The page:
A teen has been charged in the killing of a Chicago police officer's son, who was fatally shot last summer on the city's South Side, just hours before family members said he was scheduled to return to college.
Anthony Moore, 18, was charged with first-degree murder in the killing of 19-year-old Arshell Edward Dennis, Chicago police spokesman Anthony Guglielmi tweeted Friday morning.
"We promised we'd never stop & we didn't," he wrote.
Dennis was fatally shot on Aug. 14 while sitting with two other men in front of his family's home in the 2900 block of West 82nd Street in Chicago's Wrightwood neighborhood. Police say a suspect approached the pair around 12:04 a.m. and opened fire, authorities said, striking Dennis in the chest.
A 20-year-old man sitting with Dennis was critically injured in the shooting, according to police.
Both men were taken to Advocate Christ Medical Center where Dennis was pronounced dead.
Family members said Dennis, who was known as Trey, graduated from Urban Prep Academy in 2014. He was home visiting his mother, who had been sick, before starting his junior year studying journalism at St. John's University in New York. He was scheduled to fly to New York City later that day to return to school.
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Dennis was the son of Chicago Police Officer Arshell Dennis.
"Every officer in this department took this murder personally," Supt. Eddie Johnson said Friday with Sgt. Dennis by his side. "And we vowed not to stop until we found his killer. Today, I am pleased to announce that we have apprehended and charged that individual."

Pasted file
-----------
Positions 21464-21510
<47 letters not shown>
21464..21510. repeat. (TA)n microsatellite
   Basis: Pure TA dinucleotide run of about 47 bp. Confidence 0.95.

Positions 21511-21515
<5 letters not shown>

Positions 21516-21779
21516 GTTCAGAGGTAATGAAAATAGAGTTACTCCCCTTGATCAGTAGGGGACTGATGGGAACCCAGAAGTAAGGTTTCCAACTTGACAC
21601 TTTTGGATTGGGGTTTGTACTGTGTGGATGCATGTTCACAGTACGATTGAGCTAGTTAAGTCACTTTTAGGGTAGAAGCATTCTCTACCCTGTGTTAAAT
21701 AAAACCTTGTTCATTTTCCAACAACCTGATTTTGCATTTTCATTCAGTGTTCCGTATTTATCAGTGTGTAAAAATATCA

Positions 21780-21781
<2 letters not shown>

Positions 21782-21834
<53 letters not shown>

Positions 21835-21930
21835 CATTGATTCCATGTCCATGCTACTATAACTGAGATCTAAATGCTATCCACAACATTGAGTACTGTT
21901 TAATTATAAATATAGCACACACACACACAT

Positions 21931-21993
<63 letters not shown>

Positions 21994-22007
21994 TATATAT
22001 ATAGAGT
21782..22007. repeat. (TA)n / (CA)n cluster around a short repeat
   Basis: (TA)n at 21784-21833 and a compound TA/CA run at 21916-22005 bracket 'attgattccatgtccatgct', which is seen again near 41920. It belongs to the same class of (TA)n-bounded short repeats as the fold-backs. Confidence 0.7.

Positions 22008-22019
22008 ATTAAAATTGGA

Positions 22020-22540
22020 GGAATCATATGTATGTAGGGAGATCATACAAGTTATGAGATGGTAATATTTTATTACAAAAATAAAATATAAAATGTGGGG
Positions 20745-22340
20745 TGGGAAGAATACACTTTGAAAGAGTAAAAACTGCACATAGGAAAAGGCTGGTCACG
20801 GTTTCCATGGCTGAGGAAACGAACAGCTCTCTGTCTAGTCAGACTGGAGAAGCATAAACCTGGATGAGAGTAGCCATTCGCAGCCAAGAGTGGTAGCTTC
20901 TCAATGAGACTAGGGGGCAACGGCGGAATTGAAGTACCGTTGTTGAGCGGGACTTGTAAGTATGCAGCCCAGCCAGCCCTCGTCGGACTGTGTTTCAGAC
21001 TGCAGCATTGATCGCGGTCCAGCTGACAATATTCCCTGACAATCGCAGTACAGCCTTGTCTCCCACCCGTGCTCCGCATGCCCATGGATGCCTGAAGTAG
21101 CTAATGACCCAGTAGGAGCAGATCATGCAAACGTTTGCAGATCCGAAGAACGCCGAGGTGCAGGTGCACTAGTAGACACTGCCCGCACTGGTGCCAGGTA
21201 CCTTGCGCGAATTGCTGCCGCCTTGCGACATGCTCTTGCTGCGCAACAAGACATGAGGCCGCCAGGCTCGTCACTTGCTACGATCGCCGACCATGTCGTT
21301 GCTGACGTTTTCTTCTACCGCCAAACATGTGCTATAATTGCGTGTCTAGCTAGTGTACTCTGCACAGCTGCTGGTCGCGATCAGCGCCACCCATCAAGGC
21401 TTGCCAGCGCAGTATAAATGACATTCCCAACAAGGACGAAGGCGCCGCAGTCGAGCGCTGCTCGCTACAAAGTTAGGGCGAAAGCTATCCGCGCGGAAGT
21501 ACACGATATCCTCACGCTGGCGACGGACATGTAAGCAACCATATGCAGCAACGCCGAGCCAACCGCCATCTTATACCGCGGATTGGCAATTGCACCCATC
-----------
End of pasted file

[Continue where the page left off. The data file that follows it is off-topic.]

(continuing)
Commander Brendan Deenihan said investigators believe the shooting happened because Moore though the younger Dennis and his friends were in an opposing gang, though they were not.
"This touches home a little bit more, but detectives work every case this way," Deenihan said.
He added that Moore allegedly made several "third party statements" admitting his role in the killing. Authorities also claimed to have video and phone data evidence in the case.
Johnson said Moore's arrest "should come as no surprise to anyone."
"This is not his first go around with the criminal justice system," Johnson said.
"The vast majority of people who pulled the trigger in this city are not new to the criminal lifestyle. Even if they have never used a gun before, they have made decisions in their life that have lead them up to that point."
Sgt. Dennis did not speak during the announcement, other than to thank his fellow officers for their work in the case.
"It's a deep loss," Dennis' grandfather said soon after the teen's death. "It hurts and I wish some of this senseless killing would stop."